Special Edition – The End of the Road!

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On Friday, July 14th, at 8:43 p.m., I took the following picture. I had arrived at one of the main gates of the AirVenture grounds in Oshkosh, Wisconsin! On this particular day, I walked 20.3 miles and took 57,300 steps. While an uneventful end to a long journey on foot, I felt an incredible sense of accomplishment and was most excited to have reached my destination! 

Tomorrow (Sunday), I’ll be finishing up the story of the last two days on the road, in addition to adding several more posts during the following weeks. Today, though, I took the day off to give my body a rest, and to reflect on this rich and cool experience I’ve been fortunate enough to have. Stay tuned. Much more to come…:-)

Day 28 – Walking Under Water

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Wednesday, July 12, 10:00 a.m. – Departed from the Coloma Hotel in Coloma, Wisconsin.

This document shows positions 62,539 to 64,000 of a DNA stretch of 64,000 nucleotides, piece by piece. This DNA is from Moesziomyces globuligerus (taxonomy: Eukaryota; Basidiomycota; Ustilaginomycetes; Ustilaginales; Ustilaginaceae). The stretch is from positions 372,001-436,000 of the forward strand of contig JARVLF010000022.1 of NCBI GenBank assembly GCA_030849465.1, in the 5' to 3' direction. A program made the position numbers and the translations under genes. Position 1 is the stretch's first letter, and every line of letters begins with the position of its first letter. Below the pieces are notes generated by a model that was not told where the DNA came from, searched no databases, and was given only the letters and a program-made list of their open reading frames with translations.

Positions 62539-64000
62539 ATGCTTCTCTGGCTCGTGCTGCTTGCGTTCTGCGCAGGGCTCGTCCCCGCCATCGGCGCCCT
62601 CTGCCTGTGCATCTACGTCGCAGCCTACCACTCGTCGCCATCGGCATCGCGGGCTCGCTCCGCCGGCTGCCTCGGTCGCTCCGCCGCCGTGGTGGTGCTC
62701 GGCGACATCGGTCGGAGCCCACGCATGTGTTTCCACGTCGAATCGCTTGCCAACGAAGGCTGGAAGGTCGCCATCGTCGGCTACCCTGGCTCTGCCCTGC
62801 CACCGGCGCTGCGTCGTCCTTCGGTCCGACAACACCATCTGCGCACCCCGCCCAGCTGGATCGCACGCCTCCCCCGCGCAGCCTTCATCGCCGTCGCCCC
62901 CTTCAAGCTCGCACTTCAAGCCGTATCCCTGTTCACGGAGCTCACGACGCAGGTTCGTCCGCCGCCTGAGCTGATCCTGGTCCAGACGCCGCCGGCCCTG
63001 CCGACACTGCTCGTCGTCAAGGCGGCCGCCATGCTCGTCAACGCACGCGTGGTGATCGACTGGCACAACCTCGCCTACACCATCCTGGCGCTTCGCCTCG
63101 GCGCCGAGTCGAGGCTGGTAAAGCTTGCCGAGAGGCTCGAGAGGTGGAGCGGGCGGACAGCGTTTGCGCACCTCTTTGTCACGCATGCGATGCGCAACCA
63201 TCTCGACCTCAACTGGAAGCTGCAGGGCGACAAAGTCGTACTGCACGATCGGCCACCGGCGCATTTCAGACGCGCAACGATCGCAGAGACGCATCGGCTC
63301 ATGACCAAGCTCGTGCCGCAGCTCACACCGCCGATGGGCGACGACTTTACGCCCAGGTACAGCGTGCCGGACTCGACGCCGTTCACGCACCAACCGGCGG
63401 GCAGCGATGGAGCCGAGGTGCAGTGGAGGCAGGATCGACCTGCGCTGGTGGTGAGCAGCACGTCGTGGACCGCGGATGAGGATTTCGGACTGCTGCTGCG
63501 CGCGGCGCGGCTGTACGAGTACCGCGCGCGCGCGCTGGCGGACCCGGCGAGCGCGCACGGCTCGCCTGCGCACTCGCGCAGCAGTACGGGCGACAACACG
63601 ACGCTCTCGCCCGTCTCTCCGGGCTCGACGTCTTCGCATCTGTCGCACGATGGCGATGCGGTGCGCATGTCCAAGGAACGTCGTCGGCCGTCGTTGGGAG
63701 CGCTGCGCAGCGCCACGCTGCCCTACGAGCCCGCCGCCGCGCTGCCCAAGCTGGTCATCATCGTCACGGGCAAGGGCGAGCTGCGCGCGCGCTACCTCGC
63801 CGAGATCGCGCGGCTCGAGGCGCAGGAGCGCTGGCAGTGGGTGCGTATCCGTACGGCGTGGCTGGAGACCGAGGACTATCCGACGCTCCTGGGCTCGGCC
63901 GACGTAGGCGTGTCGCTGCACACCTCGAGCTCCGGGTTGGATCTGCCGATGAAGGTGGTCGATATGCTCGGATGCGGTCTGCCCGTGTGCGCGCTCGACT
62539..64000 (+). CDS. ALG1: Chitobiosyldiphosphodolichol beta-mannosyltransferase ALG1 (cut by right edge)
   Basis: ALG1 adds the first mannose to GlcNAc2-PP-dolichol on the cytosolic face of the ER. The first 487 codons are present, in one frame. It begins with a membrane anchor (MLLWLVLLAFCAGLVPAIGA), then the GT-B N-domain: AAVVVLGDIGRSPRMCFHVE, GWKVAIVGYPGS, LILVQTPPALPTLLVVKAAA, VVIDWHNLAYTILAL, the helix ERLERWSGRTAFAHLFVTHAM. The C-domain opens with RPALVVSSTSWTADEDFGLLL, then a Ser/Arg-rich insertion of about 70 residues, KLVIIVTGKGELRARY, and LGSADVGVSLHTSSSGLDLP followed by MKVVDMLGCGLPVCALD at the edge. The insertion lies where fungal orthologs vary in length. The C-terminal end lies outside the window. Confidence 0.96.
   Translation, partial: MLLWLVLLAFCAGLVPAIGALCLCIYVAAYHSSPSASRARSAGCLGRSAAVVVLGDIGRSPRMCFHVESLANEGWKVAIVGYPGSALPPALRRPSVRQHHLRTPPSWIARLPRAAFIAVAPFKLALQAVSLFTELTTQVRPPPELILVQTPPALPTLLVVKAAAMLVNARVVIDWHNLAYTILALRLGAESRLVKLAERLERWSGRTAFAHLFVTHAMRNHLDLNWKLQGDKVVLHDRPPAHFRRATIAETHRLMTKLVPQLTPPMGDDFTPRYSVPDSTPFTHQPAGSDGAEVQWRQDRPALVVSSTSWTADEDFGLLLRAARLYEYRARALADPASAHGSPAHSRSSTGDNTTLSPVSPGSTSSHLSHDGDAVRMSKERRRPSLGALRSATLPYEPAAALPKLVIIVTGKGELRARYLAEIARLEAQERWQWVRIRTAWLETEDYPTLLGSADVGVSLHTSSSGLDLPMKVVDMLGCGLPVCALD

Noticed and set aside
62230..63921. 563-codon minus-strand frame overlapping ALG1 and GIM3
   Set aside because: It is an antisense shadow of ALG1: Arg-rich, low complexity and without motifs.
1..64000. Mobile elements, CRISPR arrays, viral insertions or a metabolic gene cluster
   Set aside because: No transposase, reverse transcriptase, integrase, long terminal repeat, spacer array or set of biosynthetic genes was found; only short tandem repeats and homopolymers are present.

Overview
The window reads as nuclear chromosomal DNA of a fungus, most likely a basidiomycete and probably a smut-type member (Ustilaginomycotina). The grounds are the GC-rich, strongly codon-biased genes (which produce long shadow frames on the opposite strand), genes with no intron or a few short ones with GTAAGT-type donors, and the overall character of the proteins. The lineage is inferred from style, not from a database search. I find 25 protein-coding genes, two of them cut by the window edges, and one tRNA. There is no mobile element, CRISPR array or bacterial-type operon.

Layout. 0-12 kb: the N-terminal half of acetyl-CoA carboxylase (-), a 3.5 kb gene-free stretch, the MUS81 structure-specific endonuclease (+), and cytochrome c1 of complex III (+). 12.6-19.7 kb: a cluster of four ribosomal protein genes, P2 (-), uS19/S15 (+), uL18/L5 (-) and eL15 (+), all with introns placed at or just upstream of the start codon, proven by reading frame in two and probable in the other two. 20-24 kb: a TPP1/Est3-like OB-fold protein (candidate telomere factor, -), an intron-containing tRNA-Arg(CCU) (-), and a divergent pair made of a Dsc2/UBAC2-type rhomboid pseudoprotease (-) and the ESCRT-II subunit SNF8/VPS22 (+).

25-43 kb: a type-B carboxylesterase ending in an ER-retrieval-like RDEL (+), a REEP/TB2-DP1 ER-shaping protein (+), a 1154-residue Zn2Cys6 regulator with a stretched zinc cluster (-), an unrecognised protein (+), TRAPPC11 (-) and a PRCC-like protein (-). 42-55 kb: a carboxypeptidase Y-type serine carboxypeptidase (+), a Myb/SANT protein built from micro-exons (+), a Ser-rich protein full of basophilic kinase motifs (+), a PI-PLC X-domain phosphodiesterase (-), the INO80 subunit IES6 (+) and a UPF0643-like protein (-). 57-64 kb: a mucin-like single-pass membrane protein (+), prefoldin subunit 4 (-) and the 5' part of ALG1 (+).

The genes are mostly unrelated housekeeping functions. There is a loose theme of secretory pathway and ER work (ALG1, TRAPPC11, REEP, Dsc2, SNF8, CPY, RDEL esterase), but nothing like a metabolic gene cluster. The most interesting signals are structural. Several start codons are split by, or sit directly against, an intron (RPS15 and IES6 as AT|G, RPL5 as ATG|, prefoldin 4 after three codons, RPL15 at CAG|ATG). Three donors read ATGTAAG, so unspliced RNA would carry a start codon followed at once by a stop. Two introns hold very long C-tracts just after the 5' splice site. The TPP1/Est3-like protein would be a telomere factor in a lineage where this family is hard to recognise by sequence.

The Atmosphere’s Mood


Morning Conditions – Temp – 72* with very  high humidity / Wind – SSE at 5 mph / Skies – Low overcast due to residual moisture from heavy thunderstorms passing around 5:00 a.m.

Afternoon/Evening Conditions – Temp – Reached a high of 83* with very high humidity / Wind – SSW at 5-10 mph / Skies – Overcast throughout the afternoon (thank God!), severe thunderstorms passing through at 8:00 p.m.

7:45 p.m. – Arrived at the Super 8 Hotel in Wautoma, Wisconsin, 16.7 miles, 40,900 steps, 43 miles remaining.

Highs Today

  • The Amish World – My route today took me through an area where there is a large Amish population. I can’t help but be intrigued by their lifestyle. It’s not so much that I want to live the life they live; it’s more about stepping back in time. These people continue to live the life that my forefathers were living 100 years ago. In a sense, it’s like being able to personally observe how my great grandparents lived their lives. Not just read about it or see it in a badly made documentary, but to stand and look upon it. It’s almost like time travel. There is indeed something magical in that.